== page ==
Persons open up to me because they suspect, and are later proven, that I am ready to thoroughly engage in discussions that many people, particularly in our small region, are not. This involves engaging in topics that some still don’t think we are ‘ready’ to talk about. It is through these hard conversations that breakthroughs—transformations—come to fruition.

The COVID-19 pandemic has had a major impact on the work of young people. How have you been able to cope with the uncertain times brought about by the pandemic?

Ha, God only knows.

I wish that I could say that I was kidding but the truth is, I still do not know for certain. Wholly truthfully, there were months that I severely doubted that I would make it to another year. But then the next month came...and they kept coming…and coming….and so, I was constantly proven wrong.

I think that for the most part, I spent the majority of 2020 engaging in thorough, extensive, detailed introspection. I suppose that since I was not permitted to leave the house, I cozied up in my head instead. And as an extremely reserved introvert, I was definitely not a stranger to taking residence up in my head but 2020 truly brought me to a whole new level.

Honestly, however, in times when I had enough of grueling self-reflection, I would bury myself in something else – such as a new video idea when I felt productive or yes, a new binge-worthy Netflix series when I needed a dose of self-care. I confess the latter unabashedly.

Additionally, I think that as the year neared its end, I truly began to understand that to survive meant listening to my mind—listening to when my mind needed to rest.

I had to learn that it is not a sin to take a break.

It is not blasphemous to rest.

It is not unlawful to extend compassion to yourself.

How have you used your platform/work to provide relief to young people or raise awareness during the pandemic?

During the pandemic, there were three main collaborative video projects that I piloted. These short films engaged members of my community of varying demographics and Caribbean nationalities: Saint Lucia, Barbados, Grenada, St. Kitts and Nevis, Jamaica, and Trinidad and Tobago.

ATTENTION all Quarantine Survivors: The aim of this video was to celebrate all our efforts, as a Caribbean people, during the arduous quarantine period REGARDLESS of our expected productivity levels. It took the form of a compilation of many video clips from the aforementioned wide range of Caribbean participants. The discussion centered around the psychological impact of the Covid-19 shut-down and elucidated on various reasons that we cannot live up to all the "ideal" expectations that much of the mainstream media projected.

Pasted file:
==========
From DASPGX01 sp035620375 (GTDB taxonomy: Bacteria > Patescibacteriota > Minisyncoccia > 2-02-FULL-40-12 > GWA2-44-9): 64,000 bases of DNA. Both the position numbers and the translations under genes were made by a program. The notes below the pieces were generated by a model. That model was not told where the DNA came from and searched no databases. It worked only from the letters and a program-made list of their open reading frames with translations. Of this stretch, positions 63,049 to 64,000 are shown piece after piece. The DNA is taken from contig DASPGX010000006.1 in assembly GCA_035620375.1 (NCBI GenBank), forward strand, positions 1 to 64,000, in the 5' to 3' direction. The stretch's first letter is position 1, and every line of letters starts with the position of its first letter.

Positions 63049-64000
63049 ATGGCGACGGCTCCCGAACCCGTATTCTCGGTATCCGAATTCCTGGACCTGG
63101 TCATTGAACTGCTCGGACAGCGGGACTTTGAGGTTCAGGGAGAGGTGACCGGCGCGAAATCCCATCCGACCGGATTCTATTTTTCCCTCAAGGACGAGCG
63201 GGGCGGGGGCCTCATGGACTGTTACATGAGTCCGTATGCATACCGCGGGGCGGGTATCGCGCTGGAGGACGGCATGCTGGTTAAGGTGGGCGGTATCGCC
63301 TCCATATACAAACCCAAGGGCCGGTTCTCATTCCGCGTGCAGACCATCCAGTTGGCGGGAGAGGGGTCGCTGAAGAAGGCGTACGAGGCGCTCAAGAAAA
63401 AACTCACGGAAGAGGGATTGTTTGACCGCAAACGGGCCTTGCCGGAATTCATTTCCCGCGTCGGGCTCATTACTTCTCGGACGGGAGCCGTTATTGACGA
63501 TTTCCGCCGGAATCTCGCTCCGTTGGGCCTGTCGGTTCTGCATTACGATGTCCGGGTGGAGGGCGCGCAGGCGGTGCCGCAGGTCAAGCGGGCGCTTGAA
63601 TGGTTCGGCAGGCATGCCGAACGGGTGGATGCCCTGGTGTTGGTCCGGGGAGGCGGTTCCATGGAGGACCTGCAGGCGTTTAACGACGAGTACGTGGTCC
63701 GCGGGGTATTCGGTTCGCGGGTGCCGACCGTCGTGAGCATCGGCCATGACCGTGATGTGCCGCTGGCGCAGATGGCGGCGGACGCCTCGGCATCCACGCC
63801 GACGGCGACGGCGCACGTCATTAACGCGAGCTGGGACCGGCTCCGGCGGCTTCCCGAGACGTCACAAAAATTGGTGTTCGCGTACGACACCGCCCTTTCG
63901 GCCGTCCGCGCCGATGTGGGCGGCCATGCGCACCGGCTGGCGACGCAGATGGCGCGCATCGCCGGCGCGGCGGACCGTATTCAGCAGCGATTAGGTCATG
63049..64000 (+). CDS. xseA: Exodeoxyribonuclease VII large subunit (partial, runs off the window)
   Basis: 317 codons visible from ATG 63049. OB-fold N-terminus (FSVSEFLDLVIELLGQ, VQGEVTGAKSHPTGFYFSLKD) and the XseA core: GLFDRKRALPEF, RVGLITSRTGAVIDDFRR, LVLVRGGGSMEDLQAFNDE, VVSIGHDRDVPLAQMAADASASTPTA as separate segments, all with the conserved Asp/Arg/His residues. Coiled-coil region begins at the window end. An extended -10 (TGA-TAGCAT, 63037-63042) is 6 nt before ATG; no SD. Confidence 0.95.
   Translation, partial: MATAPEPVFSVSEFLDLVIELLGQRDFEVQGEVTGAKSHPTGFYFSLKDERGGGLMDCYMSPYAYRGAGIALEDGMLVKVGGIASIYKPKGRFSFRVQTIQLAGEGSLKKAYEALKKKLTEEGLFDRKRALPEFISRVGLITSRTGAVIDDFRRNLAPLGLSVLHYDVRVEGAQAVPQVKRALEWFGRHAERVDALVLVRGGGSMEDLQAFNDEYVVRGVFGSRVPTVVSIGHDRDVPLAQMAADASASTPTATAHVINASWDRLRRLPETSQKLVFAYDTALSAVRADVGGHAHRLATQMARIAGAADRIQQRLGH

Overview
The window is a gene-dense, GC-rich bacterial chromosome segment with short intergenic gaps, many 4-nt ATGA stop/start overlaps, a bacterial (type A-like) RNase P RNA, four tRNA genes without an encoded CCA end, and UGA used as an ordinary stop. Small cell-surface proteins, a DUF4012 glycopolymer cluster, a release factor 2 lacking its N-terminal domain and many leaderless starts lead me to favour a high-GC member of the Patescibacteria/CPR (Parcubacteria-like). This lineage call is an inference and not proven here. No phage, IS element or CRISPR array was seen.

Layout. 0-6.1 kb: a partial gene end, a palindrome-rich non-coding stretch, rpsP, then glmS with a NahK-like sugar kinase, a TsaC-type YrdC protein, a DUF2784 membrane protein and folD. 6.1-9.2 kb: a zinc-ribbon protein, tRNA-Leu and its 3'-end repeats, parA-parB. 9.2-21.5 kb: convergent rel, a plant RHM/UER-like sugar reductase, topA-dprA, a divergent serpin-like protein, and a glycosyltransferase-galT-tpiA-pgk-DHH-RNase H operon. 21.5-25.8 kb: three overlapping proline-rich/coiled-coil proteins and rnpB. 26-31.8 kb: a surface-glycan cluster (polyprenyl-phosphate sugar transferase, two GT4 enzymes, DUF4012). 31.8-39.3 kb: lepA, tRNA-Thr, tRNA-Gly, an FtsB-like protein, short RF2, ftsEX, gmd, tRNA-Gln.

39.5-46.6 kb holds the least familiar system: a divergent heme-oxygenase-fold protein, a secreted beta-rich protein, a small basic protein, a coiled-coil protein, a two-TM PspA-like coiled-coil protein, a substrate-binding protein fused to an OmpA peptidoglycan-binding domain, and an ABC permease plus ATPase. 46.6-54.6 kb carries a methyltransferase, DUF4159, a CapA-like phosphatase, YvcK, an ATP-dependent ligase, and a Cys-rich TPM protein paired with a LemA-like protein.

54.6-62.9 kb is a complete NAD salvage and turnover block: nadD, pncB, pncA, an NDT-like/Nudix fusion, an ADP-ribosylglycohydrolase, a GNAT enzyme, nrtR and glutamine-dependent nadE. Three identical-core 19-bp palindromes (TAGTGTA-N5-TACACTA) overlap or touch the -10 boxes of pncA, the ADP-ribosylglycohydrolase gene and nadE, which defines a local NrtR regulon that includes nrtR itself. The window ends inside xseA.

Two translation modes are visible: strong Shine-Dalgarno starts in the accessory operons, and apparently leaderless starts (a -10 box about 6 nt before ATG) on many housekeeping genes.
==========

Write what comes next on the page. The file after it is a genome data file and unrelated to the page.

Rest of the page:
ATTENTION all 2020 Survivors: Likewise, the sequel was collaborative as well, with a few new faces joining enthusiastically. This video’s aim was to transcend the overt negativity of 2020 by drawing attention to the positive aspects of this experience, with the purpose of hopefully refueling hope.

Assassinating Hope: A Poetic Documentary: This film was the most personal and thus naturally, the one closest to my heart. “Assassinating Hope” is a raw, inspiring, creative short film that outlines my personal inner conflict with hope. It is an autobiographical poetic documentary pivoted around potent, realistic themes of aspiration, survival and resilience. The film features my original spoken word poetry which personifies the entity of Hope as the narrator's close comrade who I deliberately attempt to distance from, upon self-constructing my own revolutionary equation: Hope + Future = Disappointment—an equation that illustrates a life devoid of pain, suffering and affliction as a life completely devoid of hope. Determinedly setting out on a journey to ‘assassinate hope’, I stumble upon many truths about hope as a concept and ironically begin to recognise its necessity in my life. I learn to rewrite the aforementioned equation and replace it with one that instills a lot more “hope” in the viewer. The dynamic imagery in this short film is a mark propelling the viewer to examine the parallels between oneself and the abstract entity we title “hope”. Hope is violently resilient. We ought to be…like her. All in all, the overall message of this self-refection is purely exhortation and resilience amidst life's many adversities.

What are some accomplishments that you are most proud of?

Passionate about all kinds of writing, I can self-associate with a myriad of titles: spoken word artist, poet, fiction writer, columnist. Accordingly, most of my extracurricular activities surround writing: from being accepted to the highly selective Kenyon Review Young Writers’ Residential Workshop in Ohio, United States to commencing my own column AshWrites in the bimonthly SLYou Magazine.

Moreover, I am thrilled to have been worthy of publication in international waters: the Canvas Literary Journal, a leading New York-based youth literary publication, and the Ohio Based Kenyon Review Young Writers Anthology.

But more pressingly, ​ I admit that I have neglected to mention another one of my fervent passions.